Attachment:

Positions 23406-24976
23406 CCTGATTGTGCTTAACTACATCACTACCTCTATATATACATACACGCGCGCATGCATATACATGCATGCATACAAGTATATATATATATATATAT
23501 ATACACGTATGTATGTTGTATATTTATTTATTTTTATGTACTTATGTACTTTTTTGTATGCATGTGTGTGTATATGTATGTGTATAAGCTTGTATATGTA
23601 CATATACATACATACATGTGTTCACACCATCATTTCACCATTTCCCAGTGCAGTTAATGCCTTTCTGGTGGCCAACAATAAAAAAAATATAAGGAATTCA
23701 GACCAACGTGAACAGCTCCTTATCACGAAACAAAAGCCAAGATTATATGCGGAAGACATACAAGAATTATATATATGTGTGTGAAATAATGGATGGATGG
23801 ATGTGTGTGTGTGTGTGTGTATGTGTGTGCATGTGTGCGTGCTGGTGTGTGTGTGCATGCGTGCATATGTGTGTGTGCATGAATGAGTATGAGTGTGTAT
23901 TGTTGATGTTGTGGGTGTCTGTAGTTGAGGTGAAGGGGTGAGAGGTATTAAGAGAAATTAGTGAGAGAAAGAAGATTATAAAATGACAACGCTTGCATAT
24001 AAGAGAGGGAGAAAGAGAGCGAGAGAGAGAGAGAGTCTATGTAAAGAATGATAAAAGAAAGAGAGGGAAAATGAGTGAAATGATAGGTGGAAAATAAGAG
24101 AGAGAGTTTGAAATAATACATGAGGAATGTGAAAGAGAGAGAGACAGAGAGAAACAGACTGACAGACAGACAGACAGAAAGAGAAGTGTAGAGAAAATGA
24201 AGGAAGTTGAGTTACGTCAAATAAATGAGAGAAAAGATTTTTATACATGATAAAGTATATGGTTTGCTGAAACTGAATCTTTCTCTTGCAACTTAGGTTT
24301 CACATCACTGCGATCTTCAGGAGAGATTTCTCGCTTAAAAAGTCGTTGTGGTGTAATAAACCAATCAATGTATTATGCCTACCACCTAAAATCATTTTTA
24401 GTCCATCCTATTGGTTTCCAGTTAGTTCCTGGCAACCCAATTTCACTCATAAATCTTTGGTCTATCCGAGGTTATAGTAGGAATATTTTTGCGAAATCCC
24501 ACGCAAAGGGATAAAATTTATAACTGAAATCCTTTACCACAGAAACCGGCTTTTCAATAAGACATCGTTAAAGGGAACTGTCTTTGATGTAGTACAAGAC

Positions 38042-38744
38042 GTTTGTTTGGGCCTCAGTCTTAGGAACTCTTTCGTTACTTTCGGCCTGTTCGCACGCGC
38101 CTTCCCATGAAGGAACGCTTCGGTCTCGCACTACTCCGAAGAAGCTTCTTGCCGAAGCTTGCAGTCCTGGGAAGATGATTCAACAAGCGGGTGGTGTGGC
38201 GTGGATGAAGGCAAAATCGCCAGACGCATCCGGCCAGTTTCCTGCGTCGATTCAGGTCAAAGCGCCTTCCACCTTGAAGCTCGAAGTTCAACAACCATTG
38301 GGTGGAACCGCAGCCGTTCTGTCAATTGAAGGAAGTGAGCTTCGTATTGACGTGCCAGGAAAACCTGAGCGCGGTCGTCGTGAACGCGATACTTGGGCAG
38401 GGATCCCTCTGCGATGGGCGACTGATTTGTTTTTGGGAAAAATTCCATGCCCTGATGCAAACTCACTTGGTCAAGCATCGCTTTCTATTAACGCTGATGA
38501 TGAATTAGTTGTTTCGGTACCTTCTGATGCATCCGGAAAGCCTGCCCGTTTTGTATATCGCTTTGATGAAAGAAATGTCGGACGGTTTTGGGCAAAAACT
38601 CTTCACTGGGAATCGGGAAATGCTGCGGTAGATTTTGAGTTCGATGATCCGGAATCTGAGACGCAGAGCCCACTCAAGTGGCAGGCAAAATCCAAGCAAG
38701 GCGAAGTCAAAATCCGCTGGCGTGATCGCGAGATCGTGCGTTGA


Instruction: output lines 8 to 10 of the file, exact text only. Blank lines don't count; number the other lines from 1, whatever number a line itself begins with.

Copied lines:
24001 AAGAGAGGGAGAAAGAGAGCGAGAGAGAGAGAGAGTCTATGTAAAGAATGATAAAAGAAAGAGAGGGAAAATGAGTGAAATGATAGGTGGAAAATAAGAG
24101 AGAGAGTTTGAAATAATACATGAGGAATGTGAAAGAGAGAGAGACAGAGAGAAACAGACTGACAGACAGACAGACAGAAAGAGAAGTGTAGAGAAAATGA
24201 AGGAAGTTGAGTTACGTCAAATAAATGAGAGAAAAGATTTTTATACATGATAAAGTATATGGTTTGCTGAAACTGAATCTTTCTCTTGCAACTTAGGTTT